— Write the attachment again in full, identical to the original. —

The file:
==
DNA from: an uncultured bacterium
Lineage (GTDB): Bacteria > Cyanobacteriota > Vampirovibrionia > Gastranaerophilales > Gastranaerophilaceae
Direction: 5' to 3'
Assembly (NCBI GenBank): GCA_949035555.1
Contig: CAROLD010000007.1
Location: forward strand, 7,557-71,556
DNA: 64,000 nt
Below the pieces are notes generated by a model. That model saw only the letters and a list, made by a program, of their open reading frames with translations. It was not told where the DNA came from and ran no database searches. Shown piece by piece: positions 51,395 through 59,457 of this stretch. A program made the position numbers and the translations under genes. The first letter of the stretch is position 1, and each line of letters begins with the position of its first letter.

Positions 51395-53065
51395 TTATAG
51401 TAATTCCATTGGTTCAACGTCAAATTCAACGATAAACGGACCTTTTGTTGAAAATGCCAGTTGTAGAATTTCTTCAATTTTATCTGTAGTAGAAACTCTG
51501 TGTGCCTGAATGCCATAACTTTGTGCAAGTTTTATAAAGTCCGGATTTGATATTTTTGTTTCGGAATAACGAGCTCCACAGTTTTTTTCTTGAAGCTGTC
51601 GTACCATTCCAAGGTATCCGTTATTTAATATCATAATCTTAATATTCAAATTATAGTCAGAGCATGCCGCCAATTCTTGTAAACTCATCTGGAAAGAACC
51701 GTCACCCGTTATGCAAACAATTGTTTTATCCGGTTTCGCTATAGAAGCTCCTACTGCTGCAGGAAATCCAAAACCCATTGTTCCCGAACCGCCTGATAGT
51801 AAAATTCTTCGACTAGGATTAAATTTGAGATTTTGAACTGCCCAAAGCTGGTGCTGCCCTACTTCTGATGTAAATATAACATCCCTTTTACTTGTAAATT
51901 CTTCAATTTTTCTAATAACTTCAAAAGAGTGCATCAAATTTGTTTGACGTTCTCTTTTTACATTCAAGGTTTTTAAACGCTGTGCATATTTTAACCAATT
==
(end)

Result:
DNA from: an uncultured bacterium
Lineage (GTDB): Bacteria > Cyanobacteriota > Vampirovibrionia > Gastranaerophilales > Gastranaerophilaceae
Direction: 5' to 3'
Assembly (NCBI GenBank): GCA_949035555.1
Contig: CAROLD010000007.1
Location: forward strand, 7,557-71,556
DNA: 64,000 nt
Below the pieces are notes generated by a model. That model saw only the letters and a list, made by a program, of their open reading frames with translations. It was not told where the DNA came from and ran no database searches. Shown piece by piece: positions 51,395 through 59,457 of this stretch. A program made the position numbers and the translations under genes. The first letter of the stretch is position 1, and each line of letters begins with the position of its first letter.

Positions 51395-53065
51395 TTATAG
51401 TAATTCCATTGGTTCAACGTCAAATTCAACGATAAACGGACCTTTTGTTGAAAATGCCAGTTGTAGAATTTCTTCAATTTTATCTGTAGTAGAAACTCTG
51501 TGTGCCTGAATGCCATAACTTTGTGCAAGTTTTATAAAGTCCGGATTTGATATTTTTGTTTCGGAATAACGAGCTCCACAGTTTTTTTCTTGAAGCTGTC
51601 GTACCATTCCAAGGTATCCGTTATTTAATATCATAATCTTAATATTCAAATTATAGTCAGAGCATGCCGCCAATTCTTGTAAACTCATCTGGAAAGAACC
51701 GTCACCCGTTATGCAAACAATTGTTTTATCCGGTTTCGCTATAGAAGCTCCTACTGCTGCAGGAAATCCAAAACCCATTGTTCCCGAACCGCCTGATAGT
51801 AAAATTCTTCGACTAGGATTAAATTTGAGATTTTGAACTGCCCAAAGCTGGTGCTGCCCTACTTCTGATGTAAATATAACATCCCTTTTACTTGTAAATT
51901 CTTCAATTTTTCTAATAACTTCAAAAGAGTGCATCAAATTTGTTTGACGTTCTCTTTTTACATTCAAGGTTTTTAAACGCTGTGCATATTTTAACCAATT